Control of shear conditions in properly loaded systems: Shear forces have also been shown to influence the production of EPS in biological systems as well as the abrasion rate of particles. The combination of biological and shear force selective pressures can therefore yield compact and dense particles that increase rate of settling in activated sludge.

Selective wasting of biomass to retain dense particles: Physical selection acts to preferentially retain fast-settling particles while wasting the slow-settling fraction and surface-frothtype organisms. This approach can result in the decoupling of solids retention times between the flocculant and granular phases. Several strategies have been employed in practice to achieve selective wasting, namely surface-wasting, hydrocyclones, lamella plates, upflow settlers, and mechanical sieves.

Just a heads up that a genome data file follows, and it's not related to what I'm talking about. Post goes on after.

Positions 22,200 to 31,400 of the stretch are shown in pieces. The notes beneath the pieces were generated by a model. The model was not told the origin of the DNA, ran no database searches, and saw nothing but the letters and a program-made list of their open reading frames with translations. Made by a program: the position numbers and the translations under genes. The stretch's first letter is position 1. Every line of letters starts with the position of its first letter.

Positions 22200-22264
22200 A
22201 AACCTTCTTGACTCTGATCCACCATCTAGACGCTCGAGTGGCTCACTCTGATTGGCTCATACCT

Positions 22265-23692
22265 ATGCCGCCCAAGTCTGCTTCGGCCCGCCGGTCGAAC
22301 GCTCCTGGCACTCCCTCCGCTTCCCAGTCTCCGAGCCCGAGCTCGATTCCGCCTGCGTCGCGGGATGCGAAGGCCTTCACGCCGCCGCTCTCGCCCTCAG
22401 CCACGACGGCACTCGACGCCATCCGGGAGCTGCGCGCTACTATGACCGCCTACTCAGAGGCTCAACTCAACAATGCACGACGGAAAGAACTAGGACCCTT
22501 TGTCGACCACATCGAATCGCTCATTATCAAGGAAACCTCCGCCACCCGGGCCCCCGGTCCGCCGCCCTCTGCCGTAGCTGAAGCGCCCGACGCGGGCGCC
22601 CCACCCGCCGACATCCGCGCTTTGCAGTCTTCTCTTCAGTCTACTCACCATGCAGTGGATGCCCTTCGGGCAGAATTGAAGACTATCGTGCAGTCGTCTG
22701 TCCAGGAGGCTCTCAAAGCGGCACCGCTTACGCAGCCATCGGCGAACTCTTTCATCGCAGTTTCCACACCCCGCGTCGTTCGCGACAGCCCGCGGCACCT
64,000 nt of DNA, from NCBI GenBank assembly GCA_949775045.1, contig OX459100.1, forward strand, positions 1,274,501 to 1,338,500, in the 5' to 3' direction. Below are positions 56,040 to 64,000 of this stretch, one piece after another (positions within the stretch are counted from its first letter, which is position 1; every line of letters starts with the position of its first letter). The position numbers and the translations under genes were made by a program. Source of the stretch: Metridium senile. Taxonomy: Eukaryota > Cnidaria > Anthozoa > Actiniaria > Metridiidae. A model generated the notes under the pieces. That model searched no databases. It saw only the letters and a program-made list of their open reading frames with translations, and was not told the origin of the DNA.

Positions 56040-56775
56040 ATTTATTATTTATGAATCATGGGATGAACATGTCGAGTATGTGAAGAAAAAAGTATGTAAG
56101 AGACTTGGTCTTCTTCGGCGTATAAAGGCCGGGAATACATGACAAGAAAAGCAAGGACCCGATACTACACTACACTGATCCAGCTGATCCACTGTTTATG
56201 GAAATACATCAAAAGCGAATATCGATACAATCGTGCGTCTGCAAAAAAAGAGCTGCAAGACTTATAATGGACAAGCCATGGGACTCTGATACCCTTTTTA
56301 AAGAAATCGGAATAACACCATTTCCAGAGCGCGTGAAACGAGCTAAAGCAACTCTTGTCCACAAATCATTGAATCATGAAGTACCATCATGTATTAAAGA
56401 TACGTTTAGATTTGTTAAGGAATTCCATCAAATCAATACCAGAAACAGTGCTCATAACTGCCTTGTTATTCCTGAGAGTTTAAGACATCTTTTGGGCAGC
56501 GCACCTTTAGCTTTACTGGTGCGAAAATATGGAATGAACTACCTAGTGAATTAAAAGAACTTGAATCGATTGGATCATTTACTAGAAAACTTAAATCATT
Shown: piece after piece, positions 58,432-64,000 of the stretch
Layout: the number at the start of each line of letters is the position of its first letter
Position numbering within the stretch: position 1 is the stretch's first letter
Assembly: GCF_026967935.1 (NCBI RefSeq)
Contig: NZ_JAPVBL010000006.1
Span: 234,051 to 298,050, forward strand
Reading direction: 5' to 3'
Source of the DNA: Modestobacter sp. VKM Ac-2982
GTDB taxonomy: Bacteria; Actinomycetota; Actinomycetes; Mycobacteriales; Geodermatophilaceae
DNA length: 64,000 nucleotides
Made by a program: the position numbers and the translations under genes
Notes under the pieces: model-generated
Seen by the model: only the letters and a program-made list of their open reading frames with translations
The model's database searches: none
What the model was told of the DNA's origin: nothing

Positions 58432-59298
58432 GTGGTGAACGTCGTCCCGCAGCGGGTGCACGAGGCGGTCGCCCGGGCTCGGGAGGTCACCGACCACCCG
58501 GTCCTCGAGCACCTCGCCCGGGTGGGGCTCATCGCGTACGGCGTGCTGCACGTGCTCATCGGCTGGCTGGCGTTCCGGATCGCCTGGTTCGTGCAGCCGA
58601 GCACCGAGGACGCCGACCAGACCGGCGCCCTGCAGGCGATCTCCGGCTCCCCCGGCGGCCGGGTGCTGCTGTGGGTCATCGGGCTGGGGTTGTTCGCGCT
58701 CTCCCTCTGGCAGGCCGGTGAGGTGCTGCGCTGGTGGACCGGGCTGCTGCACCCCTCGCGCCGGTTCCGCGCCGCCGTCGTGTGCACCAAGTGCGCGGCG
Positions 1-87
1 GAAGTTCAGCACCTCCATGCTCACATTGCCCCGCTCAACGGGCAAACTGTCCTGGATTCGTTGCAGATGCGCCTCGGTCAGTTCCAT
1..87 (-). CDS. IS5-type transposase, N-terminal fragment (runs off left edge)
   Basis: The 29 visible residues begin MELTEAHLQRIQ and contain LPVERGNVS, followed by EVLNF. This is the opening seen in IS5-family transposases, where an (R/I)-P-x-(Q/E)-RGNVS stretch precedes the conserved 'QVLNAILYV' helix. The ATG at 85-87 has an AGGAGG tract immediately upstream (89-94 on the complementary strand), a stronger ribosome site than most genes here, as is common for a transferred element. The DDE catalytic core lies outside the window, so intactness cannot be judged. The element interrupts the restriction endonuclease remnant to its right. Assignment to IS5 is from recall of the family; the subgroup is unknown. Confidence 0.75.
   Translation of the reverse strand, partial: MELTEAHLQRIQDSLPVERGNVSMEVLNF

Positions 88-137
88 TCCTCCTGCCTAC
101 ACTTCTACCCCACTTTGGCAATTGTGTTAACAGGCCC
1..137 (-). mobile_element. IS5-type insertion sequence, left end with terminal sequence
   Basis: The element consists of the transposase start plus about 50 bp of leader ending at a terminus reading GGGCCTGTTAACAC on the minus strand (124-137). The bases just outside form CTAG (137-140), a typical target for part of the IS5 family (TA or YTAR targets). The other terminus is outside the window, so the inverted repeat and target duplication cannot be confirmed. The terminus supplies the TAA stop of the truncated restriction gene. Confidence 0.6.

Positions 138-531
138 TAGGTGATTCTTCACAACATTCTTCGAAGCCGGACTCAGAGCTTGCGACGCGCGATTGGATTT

Laying the Ingredients for Densification at the East End Wastewater Treatment Facility

Portland Water District’s (PWD) East End Wastewater Treatment Facility (20.8 MGD rated capacity), located in the Presumpscot watershed of Casco Bay, previously experienced sludge settleability issues caused by inadequate dissolved oxygen levels and excessive filamentous growth in the biological treatment process. PWD conducted a study to determine upgrades to improve sludge settleability and process reliability as related to nitrification.